When you’re in a sales role every person you speak with will be different. As you have those conversations, you’ll learn about your communication style and see where you need to improve and learn to communicate with a variety of people. You’ll get better at knowing when to lean in to certain talk tracks or when to ask more questions or when to be more dominant role and take control of the conversation versus being more passive and letting them lead it.
What are the most important skills or attributes someone should develop if they want to be a strong salesperson?
I look at attributes as things like being self-motivated and having a desire to succeed and win. At the end of the day, nobody can motivate you to get up in the morning or make you want to win. Those things come from your own self-motivation. If you have an intrinsic motivation to win and be the best, a career in sales will complement your personality. On the other hand, you can develop sales skills over time with external help. Active listening and the ability to truly understand what somebody means is the most important thing. The trick about active listening in sales is that you not only have to listen to what a person says, but you have to interpret what they meant. People may say one thing but they might mean something else.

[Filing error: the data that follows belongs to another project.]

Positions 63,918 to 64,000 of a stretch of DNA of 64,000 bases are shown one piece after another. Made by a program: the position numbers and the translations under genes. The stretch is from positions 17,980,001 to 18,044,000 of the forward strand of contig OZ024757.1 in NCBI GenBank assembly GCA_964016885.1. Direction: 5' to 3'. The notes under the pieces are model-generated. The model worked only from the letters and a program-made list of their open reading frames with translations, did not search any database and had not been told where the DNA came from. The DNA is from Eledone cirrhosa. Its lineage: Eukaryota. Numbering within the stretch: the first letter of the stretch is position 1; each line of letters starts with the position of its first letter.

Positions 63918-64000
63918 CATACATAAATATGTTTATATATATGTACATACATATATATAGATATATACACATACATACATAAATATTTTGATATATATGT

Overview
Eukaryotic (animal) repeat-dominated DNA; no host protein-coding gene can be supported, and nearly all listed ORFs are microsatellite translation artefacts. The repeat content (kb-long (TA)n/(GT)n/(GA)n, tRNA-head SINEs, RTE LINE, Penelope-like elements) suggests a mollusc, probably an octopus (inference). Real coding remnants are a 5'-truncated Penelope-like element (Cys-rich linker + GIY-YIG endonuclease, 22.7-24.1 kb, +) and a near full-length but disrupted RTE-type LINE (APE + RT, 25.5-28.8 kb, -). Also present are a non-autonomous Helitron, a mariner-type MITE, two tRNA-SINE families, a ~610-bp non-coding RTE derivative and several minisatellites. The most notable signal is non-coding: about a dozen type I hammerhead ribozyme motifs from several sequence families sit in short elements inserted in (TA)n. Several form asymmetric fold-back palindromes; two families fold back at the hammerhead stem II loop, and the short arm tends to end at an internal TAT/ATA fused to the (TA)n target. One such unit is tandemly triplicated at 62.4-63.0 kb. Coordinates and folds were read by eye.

In sales, it’s crucial to understand the underlying meaning of someone is trying to communicate. Without that alignment, you’re not going to be as helpful as you could be and you won’t be able to gain their trust. Confidence is also important – confidence in yourself, your company, and your product. You have to find a company that has a mission and vision you truly believe in. Without a firm set of values for yourself, your company, and your product, you won’t be able to exude the confidence you need to make strong recommendations and to help other people understand that working with you is the right move for their business.
What advice do you have for professionals who want to get better at sales?
Reading sales books will always be helpful for sales reps of almost any tenure. You’re not going to read the book and adopt the entire framework that’s taught, but if you can walk away with one thing to incorporate into your own sales style, that’s a win. If you read five books and you get five strong takeaways, you’ll be in a better position than if you never read those five books.
I would also find a peer or mentor either at your company or another organization. They can be an outlet to share your highs and lows with and trust me, you’ll have plenty of both. It’s helpful to have a good support system to help you get through the tougher times and have people to share the good times with.